Messaging apps have become an indispensable means of communication, socialisation, and collaboration. They have revolutionised the way we interact with our friends and family, allowing users to not only send messages, but also conveniently share photos, videos and voice notes. This means that we share some of our most personal moments and information via messaging.
So it’s important to look for strong privacy and security features when selecting a messaging app. Here are six things every user should consider.
1) End-to-End Encrypted Chats and Calls
Default end-to-end encryption (E2EE) is a must for anybody concerned about the privacy of their communication when sharing messages, photos, videos, voice messages, documents, or making calls.
E2EE works by securing all information sent over it with a cryptographic lock, with only the sender and recipient having the key needed to unlock and read them. This ensures that only you and the person you are communicating with can read or listen to what is sent, keeping all your communications private. It also ensures that nobody —not even the app developer — has access to your messages, calls, or media shared.
2) Encrypted Chat Backups
So, you found a chat app where all your chats are encrypted, but do they remain encrypted and secure when they are backed up? Some apps now extend E2EE protection to your chat backups. Users have the option to turn it on from their settings, and it protects your chat no matter what cloud service you back up to. Encrypted backups can only be unlocked with passwords or a key set by or provided to the user.
3) 2FA for Enhanced Account Protection
We have all come across stories of identity and account theft. For enhanced security, look to turn on two factor authentication (2FA) on your messaging app. This requests for a PIN or password that you’ve selected each time your account is activated on a new device. You even have the option of adding your email address, so, whenever there is an attempt to reset your PIN, you get notified via email with a link to reset the PIN sent to you.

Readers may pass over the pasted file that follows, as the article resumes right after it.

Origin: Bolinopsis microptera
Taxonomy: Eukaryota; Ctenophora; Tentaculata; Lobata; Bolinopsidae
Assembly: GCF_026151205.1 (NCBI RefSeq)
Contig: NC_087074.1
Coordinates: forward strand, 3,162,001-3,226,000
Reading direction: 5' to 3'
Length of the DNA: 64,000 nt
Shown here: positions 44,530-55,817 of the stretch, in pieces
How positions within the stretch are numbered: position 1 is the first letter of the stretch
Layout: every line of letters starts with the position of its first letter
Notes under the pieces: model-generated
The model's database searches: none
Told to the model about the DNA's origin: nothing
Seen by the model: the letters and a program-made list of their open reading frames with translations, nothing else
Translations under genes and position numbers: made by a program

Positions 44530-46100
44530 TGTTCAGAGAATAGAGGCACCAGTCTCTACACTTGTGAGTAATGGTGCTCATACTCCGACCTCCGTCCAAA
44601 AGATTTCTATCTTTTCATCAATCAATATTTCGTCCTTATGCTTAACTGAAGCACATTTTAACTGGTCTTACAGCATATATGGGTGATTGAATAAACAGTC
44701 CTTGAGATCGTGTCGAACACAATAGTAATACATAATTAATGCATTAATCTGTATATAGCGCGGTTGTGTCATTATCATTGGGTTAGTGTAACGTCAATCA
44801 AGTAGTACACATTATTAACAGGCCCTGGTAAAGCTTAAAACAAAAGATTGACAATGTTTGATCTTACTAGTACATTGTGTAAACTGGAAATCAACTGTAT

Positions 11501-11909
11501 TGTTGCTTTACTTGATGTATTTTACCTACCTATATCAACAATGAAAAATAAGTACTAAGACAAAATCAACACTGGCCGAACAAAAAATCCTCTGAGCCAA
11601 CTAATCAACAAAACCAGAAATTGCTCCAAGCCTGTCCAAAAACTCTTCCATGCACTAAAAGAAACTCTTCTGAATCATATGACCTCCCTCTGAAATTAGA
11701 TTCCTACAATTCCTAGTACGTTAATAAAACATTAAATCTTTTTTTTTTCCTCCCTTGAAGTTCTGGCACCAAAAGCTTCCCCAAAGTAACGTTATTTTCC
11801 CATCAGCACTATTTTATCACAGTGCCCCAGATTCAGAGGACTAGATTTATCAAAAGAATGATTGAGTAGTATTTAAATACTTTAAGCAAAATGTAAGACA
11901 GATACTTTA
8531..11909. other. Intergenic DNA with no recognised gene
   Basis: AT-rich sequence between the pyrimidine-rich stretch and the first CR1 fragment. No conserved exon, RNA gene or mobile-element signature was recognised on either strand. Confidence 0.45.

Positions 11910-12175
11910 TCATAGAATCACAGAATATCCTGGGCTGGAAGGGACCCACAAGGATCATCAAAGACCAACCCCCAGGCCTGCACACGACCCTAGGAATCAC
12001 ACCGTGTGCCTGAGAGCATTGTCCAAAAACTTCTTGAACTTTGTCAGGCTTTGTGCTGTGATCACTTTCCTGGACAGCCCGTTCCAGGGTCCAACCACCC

4) More Control Over Sent Messages
Sent a message or photo to the wrong group chat? This has likely happened to every user at some point, and it is immediately clear how the ability to delete sent messages for everyone in the chat is an important feature for privacy.
Some messaging apps have introduced features for messages or content to delete themselves after some time or after it has been viewed. These features add another layer of security and assurance to privacy-sensitive users by ensuring sensitive data no longer exists to be compromised in the event of a lost or stolen device.
An example of this feature is “disappearing messages” that apply to the actual messages you type out. They automatically vanish or delete themselves after a period of time determined by the user, ranging between 24 hours to as long as 90 days after the message is sent. Additionally, a second feature – “view once” specifically for photos and videos – deletes itself after the recipient has opened it and exited the media viewer.
5) Enhanced Privacy Controls for Users
In addition to control sent messages, the flexibility to set permissions is equally important when it comes to:
– read receipts
– who can view your profile photo
– visibility around last seen and online statuses
– who can add you to group chats
If permissions are too relaxed, users’ profile photos and online status can be easily accessed through their phone numbers, creating more concerns around security. Messaging apps that provide the ability to adjust privacy settings according to the user’s needs will provide users more control over their own security.
6) Ability to Report and Block
Apps that give users the ability to easily report or block contacts provide added confidence that they are in charge of their own privacy. Blocking a contact prevents them from calling you or sending you messages, as well as viewing your online status, profile picture, and status updates. Reporting lets you flag a problematic sender and their messages. On WhatsApp, for instance, where messages are end-to-end encrypted so no one can read your messages, only when you choose to report a contact, it flags and allows access to the last five messages for further review, and could lead to further action such as an account ban.